What Are Good GRE Scores for Scholarships?

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Got a high GRE score? Then you might be wondering whether there are any GRE scholarships you can apply for (and hopefully win!). The good news is, there are many grad school scholarships and fellowships out there that specifically look for impressive GRE scores. But what kinds of scholarships are available? And what’s a good GRE score for scholarship programs?

Prepare yourself as we dive into the sea of GRE scholarships. In this article, we’ll start by answering the question of whether or not you can actually receive scholarships for high GRE scores. Then, we’ll look at different kinds of scholarships and how to figure out GRE scholarship criteria. Finally, we’ll wrap up with a few tips on how to dig for grad school scholarships.

 

Can You Get Scholarships for High GRE Scores?

First things first, can you win grad school merit scholarships or fellowships based on your GRE scores? The answer is, sort of. Many schools and organizations offer scholarships for grad school, and some of these scholarships use GRE scores as a major criterion during the selection process.

But although GRE scores can play an important role in scholarship applications, they’re usually not the only factor when it comes to determining whether or not someone will receive a scholarship. In reality, schools and organizations often use GRE scores in conjunction with other indicators of academic ability, such as undergrad GPA, faculty recommendations, and relevant coursework.

So what does all of this mean for you, then? Ultimately, you can’t expect to win scholarships for high GRE scores alone. In order to even apply for a scholarship that uses GRE scores, you’ll more than likely need to provide additional evidence of your academic accomplishments.

 

What Kinds of GRE Scholarships Are There?

As I discussed above, many grad school scholarships use GRE scores to aid in the selection of award recipients; however, not all GRE scholarships work the same way or are administered by the same groups.

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There are two types of grad school scholarships: school-based scholarships and organization-based scholarships. Below, we explain these two types of scholarships and provide you with a list of current GRE scholarships for which you might be eligible.

 

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School-Based GRE Scholarships

Many schools and programs extend scholarship opportunities directly to applicants. These school-based scholarships might use GRE scores during the selection process, but — as is the case with grad school application requirements — criteria vary.

Some schools are overtly clear about their requirements for grad school scholarships. For example, at Indiana University-Purdue University Indianapolis (IUPUI), “deadlines [for graduate aid] are usually early (Jan-March) and require GRE scores and completed graduate applications.”

Other schools, however, are less forthright about the role of GRE scores in scholarship selection. The University of Michigan’s College of Literature, Science, and the Arts (LSA) doesn’t require separate scholarship applications but instead “reviews and matches eligible students to specific scholarships based on their Undergraduate Admissions Application as well as their financial need.”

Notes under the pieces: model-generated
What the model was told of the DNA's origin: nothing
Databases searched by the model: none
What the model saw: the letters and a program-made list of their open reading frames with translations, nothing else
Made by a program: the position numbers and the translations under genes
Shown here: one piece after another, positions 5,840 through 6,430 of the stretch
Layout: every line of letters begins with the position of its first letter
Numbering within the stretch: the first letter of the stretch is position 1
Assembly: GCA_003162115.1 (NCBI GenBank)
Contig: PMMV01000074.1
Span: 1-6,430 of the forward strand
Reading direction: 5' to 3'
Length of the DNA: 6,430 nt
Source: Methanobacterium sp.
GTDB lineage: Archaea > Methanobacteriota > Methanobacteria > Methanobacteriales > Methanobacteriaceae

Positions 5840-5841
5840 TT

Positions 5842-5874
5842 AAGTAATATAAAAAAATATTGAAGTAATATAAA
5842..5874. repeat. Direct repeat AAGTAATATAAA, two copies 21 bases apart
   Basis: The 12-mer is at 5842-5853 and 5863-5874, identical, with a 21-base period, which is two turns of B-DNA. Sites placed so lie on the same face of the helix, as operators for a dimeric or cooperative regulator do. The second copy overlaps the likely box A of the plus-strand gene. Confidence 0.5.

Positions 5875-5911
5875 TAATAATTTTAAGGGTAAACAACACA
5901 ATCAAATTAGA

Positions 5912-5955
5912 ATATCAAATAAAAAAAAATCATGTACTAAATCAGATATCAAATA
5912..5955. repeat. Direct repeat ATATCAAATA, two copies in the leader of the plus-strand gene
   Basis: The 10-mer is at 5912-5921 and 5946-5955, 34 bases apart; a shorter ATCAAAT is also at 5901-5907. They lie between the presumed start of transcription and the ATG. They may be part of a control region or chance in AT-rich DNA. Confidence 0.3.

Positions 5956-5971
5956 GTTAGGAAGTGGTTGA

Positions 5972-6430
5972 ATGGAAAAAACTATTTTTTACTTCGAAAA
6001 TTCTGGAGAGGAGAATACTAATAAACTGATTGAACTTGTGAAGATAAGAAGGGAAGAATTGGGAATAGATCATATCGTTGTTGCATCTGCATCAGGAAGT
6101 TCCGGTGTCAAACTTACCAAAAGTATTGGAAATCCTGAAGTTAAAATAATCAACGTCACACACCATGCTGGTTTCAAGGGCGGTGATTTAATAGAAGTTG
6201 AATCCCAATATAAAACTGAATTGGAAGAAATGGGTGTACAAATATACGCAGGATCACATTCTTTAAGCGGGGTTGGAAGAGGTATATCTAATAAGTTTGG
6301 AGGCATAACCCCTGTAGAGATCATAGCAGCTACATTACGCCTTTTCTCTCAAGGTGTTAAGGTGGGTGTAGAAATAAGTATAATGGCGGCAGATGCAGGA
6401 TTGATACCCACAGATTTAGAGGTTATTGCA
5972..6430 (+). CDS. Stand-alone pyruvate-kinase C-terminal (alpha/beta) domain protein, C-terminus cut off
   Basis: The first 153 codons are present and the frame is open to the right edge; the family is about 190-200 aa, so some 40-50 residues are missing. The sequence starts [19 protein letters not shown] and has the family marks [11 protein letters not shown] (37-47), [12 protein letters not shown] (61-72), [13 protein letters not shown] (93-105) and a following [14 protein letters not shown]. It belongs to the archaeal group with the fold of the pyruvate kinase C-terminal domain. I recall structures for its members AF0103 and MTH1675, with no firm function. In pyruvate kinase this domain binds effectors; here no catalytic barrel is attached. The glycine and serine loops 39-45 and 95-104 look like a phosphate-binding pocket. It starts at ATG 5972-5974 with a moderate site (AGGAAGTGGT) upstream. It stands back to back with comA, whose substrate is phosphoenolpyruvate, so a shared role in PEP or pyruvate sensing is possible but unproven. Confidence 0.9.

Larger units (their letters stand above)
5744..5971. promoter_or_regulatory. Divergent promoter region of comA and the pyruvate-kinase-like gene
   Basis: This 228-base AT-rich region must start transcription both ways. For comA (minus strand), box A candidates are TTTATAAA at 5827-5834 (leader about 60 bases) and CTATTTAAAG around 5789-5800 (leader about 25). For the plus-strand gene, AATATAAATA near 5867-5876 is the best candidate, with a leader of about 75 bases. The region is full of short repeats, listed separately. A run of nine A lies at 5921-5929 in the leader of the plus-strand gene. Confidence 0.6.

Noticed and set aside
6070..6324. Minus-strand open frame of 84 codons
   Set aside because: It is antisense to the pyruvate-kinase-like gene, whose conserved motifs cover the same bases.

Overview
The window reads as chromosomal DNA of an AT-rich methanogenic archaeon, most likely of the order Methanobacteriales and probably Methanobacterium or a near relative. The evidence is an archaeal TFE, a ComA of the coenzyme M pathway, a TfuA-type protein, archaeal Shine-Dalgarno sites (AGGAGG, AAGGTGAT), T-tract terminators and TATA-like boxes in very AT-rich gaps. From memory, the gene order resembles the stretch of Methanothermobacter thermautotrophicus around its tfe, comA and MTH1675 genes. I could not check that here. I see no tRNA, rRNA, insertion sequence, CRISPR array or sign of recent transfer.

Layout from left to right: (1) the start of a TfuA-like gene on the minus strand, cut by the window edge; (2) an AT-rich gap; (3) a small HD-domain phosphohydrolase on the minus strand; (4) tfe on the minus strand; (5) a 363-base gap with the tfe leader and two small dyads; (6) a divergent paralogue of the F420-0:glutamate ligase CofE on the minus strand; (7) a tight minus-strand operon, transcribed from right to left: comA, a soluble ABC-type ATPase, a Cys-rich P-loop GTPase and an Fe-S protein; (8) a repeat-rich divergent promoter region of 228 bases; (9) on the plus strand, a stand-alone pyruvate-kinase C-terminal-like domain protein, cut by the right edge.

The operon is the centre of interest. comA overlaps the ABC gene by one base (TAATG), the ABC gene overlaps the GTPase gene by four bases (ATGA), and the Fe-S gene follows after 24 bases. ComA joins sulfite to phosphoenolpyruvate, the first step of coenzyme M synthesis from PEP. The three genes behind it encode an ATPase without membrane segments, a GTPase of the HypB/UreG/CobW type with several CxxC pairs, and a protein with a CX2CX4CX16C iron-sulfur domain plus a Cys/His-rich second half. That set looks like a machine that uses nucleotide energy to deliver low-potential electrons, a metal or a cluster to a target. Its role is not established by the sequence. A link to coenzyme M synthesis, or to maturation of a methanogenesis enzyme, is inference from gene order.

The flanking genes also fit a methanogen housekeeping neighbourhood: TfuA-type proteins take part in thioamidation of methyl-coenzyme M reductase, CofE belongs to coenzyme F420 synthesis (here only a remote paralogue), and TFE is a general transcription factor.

This means that if you sent GRE scores with your grad school application, your scores will likely be used for scholarship consideration as well. That being said, just how important of a role GRE scores play in regard to scholarships is ultimately unclear here.

 

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Organization-Based GRE Scholarships

In addition to schools, organizations offer a large variety of grad school scholarships, many of which accept GRE scores.

Generally, these types of scholarships allow recipients to apply their funds to any institution of their choice (unless the scholarship is limited to participating institutions). For example, the United Methodist Church’s World Communion Scholarships (formerly the Crusade Scholarship Program) may be applied toward any grad program.

Some organization-based scholarships might also require applicants to meet additional eligibility requirements, such as religious affiliation, status of residence, race or ethnicity, gender, etc. (And this isn’t limited to organization-based scholarships either — school-based scholarships, too, often employ similar eligibility restrictions.) Thus, always confirm that you meet all eligibility requirements before beginning a scholarship application for grad school.

So what scholarships actually accept GRE scores? Although it’s impossible to aggregate all available school-based scholarships, we can provide you with an overview of some organization-based scholarships that accept GRE scores.

All of the sponsors (organized alphabetically) in the following table were taken from the 2017-18 official list of institutions and fellowship sponsors approved to receive GRE scores.

Scholarship/Fellowship Eligibility Field of Study Details
Beinecke Scholarship Program Third-year undergrads (juniors) only. Limited to participating institutions. Arts, humanities, social sciences $4,000 is awarded prior to grad school, followed by $30,000 awarded during grad school.
Florida Education Fund (McKnight Doctoral Fellowships) African-American and Hispanic Ph.D. applicants. Limited to participating institutions. Arts and sciences, health sciences, engineering, business, nursing, visual and performing arts Annual tuition up to $5,000 (the rest is waived by the institution) and an annual stipend of $12,000.
Forté Fellows Program Women. Limited to participating institutions. Business (M.B.A. programs) Varies depending on school.
HHMI Gilliam Fellowships for Advanced Study Must be a second- or third-year Ph.D. student from an underrepresented group. By invitation only. Life sciences or a related field About $50,000 per fellowship year for up to three years during dissertation research.